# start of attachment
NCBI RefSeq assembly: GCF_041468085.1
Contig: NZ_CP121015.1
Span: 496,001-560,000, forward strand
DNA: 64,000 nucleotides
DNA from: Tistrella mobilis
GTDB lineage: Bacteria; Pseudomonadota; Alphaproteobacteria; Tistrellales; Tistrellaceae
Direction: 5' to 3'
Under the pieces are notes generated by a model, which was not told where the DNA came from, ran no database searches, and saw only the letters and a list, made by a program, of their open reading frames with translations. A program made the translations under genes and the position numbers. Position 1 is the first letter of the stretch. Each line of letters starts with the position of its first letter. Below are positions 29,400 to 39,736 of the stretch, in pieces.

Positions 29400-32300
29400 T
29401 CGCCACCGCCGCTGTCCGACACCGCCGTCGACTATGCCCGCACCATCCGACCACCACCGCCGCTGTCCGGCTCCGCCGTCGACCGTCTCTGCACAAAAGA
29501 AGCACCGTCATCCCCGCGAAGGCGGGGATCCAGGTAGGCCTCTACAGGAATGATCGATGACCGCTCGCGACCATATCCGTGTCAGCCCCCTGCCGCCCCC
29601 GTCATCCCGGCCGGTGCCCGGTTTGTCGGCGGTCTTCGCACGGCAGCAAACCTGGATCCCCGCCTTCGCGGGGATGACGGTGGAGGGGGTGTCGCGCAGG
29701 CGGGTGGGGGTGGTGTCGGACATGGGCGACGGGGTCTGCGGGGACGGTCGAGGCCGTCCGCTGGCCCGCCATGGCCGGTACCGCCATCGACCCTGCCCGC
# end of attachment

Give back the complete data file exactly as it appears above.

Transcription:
NCBI RefSeq assembly: GCF_041468085.1
Contig: NZ_CP121015.1
Span: 496,001-560,000, forward strand
DNA: 64,000 nucleotides
DNA from: Tistrella mobilis
GTDB lineage: Bacteria; Pseudomonadota; Alphaproteobacteria; Tistrellales; Tistrellaceae
Direction: 5' to 3'
Under the pieces are notes generated by a model, which was not told where the DNA came from, ran no database searches, and saw only the letters and a list, made by a program, of their open reading frames with translations. A program made the translations under genes and the position numbers. Position 1 is the first letter of the stretch. Each line of letters starts with the position of its first letter. Below are positions 29,400 to 39,736 of the stretch, in pieces.

Positions 29400-32300
29400 T
29401 CGCCACCGCCGCTGTCCGACACCGCCGTCGACTATGCCCGCACCATCCGACCACCACCGCCGCTGTCCGGCTCCGCCGTCGACCGTCTCTGCACAAAAGA
29501 AGCACCGTCATCCCCGCGAAGGCGGGGATCCAGGTAGGCCTCTACAGGAATGATCGATGACCGCTCGCGACCATATCCGTGTCAGCCCCCTGCCGCCCCC
29601 GTCATCCCGGCCGGTGCCCGGTTTGTCGGCGGTCTTCGCACGGCAGCAAACCTGGATCCCCGCCTTCGCGGGGATGACGGTGGAGGGGGTGTCGCGCAGG
29701 CGGGTGGGGGTGGTGTCGGACATGGGCGACGGGGTCTGCGGGGACGGTCGAGGCCGTCCGCTGGCCCGCCATGGCCGGTACCGCCATCGACCCTGCCCGC